Tribals of Palutla show the way


The Chenchu and Sugali communities of the remote Palutla plateau are setting an example in bonhomie by unanimously selecting the sarpanch as envisaged by the State government for speedier development.

The hamlet, comprising 800 voters, have decided to elect as their sarpanch Karamthot Haninibhai, a woman from the Sugali community.

“The goal is to put the tribal village with low development indices on the path of progress,” says Chevula Anjaiah, an elderman from the Particularly Vulnerable Tribal Group (PVTG).

The remote village is not just the first polling station in Prakasam district but also the home of tribals who have been living in complete harmony with the environment of the Nallamalla forests, a repository of rare species of flora and fauna.

Officials responsible for holding elections used to visit the difficult-to-access habitation once in five years and that too by pressing into service a helicopter.

Politicians skip the newly-formed gram panchayat which has been hitherto part of Venkatadripalem earlier while canvassing for votes in view of the inhospitable terrain of the PVTG habitation, where the tribals co-exist with big cats and other wild animals.

The tribals from less-populated Ponalabailu, Gutalachenu and Nekanti forming part of Palutla have been camping in Palutla ever since the notification for the four-phased local body elections was issued and campaigning in support of the Chenchu elderman for the post as a contest seemed to be unavoidable then.

“At this, we decided to sink our differences to collectively realise basic facilities, including electricity and a motorable road to Yerragondapalem,” says another Chenchu elderman Nimala Edanna while giving details of the power-sharing arrangement during a conversation with The Hindu.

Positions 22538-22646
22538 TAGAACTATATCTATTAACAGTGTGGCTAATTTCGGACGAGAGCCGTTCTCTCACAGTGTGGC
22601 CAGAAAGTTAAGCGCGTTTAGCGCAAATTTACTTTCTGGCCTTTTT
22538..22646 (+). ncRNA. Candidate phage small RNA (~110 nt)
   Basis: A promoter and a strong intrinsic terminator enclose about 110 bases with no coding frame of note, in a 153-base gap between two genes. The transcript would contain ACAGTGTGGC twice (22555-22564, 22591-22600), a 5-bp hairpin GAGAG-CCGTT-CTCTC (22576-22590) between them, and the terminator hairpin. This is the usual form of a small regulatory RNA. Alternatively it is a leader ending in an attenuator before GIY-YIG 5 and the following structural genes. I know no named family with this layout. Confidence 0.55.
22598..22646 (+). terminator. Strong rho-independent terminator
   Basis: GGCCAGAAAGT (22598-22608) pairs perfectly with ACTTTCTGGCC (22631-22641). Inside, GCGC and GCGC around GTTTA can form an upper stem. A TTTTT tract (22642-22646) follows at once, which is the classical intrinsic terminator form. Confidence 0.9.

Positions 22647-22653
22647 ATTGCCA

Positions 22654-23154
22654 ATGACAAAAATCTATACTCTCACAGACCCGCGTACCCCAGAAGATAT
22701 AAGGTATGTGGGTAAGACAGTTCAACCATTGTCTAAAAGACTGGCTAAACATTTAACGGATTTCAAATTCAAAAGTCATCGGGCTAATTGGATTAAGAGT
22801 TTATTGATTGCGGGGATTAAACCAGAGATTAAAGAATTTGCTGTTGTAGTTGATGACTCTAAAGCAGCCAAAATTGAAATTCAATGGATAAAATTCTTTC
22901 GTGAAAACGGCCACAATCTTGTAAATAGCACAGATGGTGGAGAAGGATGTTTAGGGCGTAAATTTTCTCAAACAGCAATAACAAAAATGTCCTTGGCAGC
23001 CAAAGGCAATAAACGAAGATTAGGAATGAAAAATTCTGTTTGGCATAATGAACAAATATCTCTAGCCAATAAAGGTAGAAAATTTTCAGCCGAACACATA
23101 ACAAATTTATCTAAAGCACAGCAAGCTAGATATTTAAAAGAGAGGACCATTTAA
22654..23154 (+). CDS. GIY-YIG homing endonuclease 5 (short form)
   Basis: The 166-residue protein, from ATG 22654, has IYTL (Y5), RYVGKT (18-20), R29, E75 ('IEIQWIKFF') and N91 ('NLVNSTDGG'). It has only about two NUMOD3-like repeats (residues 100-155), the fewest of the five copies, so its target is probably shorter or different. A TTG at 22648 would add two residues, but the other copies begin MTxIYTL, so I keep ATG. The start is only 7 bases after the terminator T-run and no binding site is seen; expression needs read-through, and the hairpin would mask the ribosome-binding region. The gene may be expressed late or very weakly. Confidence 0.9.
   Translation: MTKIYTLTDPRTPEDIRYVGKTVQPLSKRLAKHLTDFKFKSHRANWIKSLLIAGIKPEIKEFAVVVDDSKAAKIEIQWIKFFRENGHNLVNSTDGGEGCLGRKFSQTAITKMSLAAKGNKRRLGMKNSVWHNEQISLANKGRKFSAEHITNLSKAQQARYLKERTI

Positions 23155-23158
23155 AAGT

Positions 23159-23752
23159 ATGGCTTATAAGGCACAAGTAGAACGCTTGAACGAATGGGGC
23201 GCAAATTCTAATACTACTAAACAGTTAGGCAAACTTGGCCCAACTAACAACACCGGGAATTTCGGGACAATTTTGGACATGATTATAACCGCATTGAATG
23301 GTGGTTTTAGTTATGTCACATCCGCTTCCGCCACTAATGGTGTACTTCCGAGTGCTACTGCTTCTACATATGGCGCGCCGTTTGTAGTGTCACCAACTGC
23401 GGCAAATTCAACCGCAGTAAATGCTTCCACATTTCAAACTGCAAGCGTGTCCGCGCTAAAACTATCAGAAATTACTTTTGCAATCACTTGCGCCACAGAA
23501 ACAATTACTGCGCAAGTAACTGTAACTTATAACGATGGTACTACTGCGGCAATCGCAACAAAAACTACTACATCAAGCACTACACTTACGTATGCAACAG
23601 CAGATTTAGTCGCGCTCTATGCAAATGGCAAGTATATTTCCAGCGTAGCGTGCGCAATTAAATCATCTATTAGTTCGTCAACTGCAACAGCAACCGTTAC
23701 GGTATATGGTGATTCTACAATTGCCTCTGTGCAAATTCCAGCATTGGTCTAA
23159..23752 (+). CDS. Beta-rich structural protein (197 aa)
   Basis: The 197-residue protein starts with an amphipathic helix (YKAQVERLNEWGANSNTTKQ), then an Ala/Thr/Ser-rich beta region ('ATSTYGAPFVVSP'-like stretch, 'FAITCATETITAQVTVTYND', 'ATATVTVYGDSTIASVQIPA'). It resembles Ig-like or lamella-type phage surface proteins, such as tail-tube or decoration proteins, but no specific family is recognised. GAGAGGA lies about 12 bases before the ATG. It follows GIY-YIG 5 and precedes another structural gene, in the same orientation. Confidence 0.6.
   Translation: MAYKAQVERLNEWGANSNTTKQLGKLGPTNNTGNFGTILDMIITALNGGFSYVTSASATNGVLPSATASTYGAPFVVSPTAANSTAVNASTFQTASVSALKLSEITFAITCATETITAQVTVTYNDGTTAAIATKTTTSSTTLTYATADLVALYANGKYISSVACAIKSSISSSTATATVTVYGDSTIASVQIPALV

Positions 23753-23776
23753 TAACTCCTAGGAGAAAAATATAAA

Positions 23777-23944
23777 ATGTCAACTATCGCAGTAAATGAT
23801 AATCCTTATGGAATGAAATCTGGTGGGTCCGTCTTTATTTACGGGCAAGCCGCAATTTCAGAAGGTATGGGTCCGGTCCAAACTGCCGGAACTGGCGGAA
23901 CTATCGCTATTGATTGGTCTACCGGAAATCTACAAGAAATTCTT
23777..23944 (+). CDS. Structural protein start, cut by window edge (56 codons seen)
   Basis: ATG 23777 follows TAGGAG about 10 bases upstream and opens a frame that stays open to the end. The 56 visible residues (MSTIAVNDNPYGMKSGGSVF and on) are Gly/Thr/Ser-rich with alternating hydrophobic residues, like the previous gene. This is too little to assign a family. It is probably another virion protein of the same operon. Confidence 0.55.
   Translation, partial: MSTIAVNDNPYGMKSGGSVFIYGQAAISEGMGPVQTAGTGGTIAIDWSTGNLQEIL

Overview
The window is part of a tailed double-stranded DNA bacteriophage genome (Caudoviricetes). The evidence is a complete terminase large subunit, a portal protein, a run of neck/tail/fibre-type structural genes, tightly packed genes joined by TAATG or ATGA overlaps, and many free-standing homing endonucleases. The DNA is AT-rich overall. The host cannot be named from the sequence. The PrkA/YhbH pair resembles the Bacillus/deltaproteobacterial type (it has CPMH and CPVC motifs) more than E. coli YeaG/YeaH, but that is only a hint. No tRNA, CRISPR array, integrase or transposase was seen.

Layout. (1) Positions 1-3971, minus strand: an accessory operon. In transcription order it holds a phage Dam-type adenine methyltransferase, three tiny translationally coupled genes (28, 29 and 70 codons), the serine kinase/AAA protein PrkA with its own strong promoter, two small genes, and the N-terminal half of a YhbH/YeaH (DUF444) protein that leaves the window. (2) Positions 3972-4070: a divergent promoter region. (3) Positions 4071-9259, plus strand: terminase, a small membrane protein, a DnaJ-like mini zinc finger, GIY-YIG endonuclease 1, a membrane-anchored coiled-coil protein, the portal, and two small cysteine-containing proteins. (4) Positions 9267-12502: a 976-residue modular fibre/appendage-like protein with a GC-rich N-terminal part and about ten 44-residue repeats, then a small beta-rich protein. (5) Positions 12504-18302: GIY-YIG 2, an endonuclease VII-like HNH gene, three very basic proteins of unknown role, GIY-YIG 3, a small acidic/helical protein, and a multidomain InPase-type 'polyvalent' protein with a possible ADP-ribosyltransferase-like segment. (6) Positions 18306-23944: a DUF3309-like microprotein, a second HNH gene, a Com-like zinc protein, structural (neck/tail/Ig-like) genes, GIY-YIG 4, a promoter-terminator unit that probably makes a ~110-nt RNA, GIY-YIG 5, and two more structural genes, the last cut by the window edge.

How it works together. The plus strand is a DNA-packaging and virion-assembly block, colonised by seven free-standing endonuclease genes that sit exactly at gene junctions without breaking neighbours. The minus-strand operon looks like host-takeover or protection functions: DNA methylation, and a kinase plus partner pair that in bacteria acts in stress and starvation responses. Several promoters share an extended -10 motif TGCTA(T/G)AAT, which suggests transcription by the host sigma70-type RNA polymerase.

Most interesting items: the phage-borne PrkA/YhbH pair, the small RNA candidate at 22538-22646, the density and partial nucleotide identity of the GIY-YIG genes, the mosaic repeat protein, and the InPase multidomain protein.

Accordingly, a Chenchu man Kudumula Bayanna has been named Upa-Sarpanch (deputy sarpanch) and five others as ward members in the village which has eight ward member seats.

The roles will be reversed after five years. “We decided to bury the hatchet for the sake of development,” says Ms. Haninibhai while vowing to achieve a motorable road to the plains to take the sick to hospital so as to not miss out on the golden hour for survival.

They are a happier lot as they could achieve piped water supply to all houses in the clean and tidy village with a population of 1,700 people. They have started tasting the fruits of development after distribution of land under Recognition of Forest Rights(ROFR) Act by taking to cultivation of commercial crops including chillies and cotton, they add.

You have reached your limit for free articles this month.

Subscription Benefits Include

Today’s Paper

Find mobile-friendly version of articles from the day’s newspaper in one easy-to-read list.

Unlimited Access

Enjoy reading as many articles as you wish without any limitations.

Personalised recommendations

A select list of articles that match your interests and tastes.

Faster pages

Move smoothly between articles as our pages load instantly.

Dashboard

A one-stop-shop for seeing the latest updates, and managing your preferences.

Briefing

We brief you on the latest and most important developments, three times a day.

Support Quality Journalism.

*Our Digital Subscription plans do not currently include the e-paper, crossword and print.

.



Source link

Leave a Reply

Your email address will not be published. Required fields are marked *

This site uses Akismet to reduce spam. Learn how your comment data is processed.